In considering this case, we shall find it convenient to have before us certain sections of the statutes of New York, namely:

Rev. St. pt. 2, c. 4, tit. 3, enacted December 4, 1827, and taking effect January 1, 1830, (1 Rev. St. 771:)

'Section 1. The rate of interest upon the loan or forbearance of any money, goods, or things in action shall continue to be seven dollars upon one hundred dollars for one year, and after that rate for a greater or less sum, or for a longer or shorter time.'

'Laws 1879, c. 538, p. 598, (an act to amend the title containing the section above quoted, passed June 20, 1879, and taking effect January 1, 1880:)

'Section 1. The rate of interest upon the loan or forbearance of any money, goods, or things in action shall be six dollars upon one hundred dollars for one year, and after that rate for a greater or less sum, or for a longer or shorter time; but nothing herein contained shall be so construed as to in any way affect any contract or obligation made before the passage of this act.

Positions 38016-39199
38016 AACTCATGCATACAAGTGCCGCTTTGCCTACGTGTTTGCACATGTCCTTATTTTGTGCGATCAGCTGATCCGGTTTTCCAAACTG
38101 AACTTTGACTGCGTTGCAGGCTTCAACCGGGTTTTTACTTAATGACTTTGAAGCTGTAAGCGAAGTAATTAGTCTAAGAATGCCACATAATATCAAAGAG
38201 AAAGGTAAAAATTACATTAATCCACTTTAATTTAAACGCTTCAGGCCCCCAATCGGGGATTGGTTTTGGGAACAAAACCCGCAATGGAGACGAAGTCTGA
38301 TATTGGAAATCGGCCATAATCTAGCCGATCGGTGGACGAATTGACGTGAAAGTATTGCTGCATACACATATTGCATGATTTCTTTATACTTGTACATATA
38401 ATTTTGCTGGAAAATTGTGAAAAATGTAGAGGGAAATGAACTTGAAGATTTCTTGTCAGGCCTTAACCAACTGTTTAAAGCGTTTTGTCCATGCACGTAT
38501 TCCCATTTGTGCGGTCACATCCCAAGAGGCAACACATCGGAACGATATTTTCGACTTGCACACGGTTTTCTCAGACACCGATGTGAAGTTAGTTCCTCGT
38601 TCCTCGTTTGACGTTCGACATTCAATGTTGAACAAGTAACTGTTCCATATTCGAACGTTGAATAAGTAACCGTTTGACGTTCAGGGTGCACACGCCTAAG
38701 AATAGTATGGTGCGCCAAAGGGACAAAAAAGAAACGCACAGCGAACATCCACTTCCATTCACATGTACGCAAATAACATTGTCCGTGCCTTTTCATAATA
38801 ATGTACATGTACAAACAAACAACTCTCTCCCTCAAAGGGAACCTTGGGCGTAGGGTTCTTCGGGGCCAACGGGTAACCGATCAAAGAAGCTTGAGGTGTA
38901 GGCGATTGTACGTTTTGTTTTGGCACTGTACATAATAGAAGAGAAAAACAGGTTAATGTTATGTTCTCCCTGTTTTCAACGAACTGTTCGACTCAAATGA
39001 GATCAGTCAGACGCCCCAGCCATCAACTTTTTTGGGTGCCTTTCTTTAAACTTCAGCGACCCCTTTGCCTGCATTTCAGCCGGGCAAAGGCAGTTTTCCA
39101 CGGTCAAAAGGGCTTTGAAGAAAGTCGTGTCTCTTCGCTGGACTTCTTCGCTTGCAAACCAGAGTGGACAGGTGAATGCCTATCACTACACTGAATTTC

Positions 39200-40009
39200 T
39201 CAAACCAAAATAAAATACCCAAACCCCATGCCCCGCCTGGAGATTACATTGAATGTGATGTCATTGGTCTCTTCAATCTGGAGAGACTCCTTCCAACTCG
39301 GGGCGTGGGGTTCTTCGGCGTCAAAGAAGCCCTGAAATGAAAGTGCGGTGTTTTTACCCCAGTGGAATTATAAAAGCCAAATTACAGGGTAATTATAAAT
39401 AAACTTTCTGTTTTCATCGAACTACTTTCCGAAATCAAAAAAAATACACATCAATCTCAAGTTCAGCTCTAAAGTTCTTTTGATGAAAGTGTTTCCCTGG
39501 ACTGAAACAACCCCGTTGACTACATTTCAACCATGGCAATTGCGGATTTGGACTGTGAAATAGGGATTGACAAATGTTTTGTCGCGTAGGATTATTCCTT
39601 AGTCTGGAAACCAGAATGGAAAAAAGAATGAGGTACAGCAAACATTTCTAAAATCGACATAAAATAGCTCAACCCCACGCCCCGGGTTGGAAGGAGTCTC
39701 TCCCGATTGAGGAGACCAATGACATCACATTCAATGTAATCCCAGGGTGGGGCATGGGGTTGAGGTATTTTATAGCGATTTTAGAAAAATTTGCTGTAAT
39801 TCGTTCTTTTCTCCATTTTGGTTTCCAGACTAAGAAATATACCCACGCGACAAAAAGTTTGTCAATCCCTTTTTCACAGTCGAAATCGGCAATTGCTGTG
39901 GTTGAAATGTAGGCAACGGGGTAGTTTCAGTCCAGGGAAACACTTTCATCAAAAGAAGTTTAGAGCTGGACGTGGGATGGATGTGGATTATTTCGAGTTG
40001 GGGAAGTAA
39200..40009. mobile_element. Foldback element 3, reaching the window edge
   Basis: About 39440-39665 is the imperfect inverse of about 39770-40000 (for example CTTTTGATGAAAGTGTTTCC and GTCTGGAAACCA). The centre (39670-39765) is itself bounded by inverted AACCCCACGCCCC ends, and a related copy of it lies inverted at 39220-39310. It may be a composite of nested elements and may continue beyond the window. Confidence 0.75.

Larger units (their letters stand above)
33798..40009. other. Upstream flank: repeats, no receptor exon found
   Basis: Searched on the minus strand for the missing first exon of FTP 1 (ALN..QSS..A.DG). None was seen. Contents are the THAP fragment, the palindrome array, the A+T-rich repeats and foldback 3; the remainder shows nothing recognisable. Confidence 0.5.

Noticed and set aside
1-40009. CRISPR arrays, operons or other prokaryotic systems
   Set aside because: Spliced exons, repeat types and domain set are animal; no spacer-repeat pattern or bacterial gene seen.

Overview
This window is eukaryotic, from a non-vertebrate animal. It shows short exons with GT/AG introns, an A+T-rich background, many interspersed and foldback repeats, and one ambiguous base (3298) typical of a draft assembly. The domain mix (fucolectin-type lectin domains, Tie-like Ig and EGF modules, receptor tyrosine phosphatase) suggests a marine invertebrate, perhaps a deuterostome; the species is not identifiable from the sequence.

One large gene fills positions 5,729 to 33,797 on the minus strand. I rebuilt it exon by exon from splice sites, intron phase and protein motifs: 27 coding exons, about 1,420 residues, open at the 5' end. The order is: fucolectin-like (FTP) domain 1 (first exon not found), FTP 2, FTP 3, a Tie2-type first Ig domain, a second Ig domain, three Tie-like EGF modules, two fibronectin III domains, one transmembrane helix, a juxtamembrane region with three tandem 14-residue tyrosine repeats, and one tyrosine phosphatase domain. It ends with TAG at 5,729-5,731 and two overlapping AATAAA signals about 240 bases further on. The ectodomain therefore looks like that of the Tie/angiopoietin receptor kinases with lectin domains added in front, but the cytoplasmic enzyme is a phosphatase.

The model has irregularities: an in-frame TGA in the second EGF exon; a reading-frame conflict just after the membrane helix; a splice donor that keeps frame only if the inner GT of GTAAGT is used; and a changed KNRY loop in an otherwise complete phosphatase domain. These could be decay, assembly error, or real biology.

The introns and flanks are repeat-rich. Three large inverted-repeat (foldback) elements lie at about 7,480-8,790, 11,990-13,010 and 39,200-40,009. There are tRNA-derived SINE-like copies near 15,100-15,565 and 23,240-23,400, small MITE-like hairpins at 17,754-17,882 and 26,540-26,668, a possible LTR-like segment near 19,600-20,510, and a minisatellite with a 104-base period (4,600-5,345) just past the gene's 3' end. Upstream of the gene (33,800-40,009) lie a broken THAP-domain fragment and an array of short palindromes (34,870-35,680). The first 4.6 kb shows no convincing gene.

'Sec. 2. All acts or parts of acts inconsistent with the provisions of this act are hereby repealed.

'Sec. 3. This act shall take effect on the first day of January, 1880.'

Laws 1877, c. 417, pp. 468,477. (An enactment of June 2, 1876, taking effect September 1, 1877.)

'Sec. 1211. A judgment for a sum of money, rendered in a court of record or not of record, or a judgment rendered in a court of record directing the payment of money, bears interest from the time when it is entered.'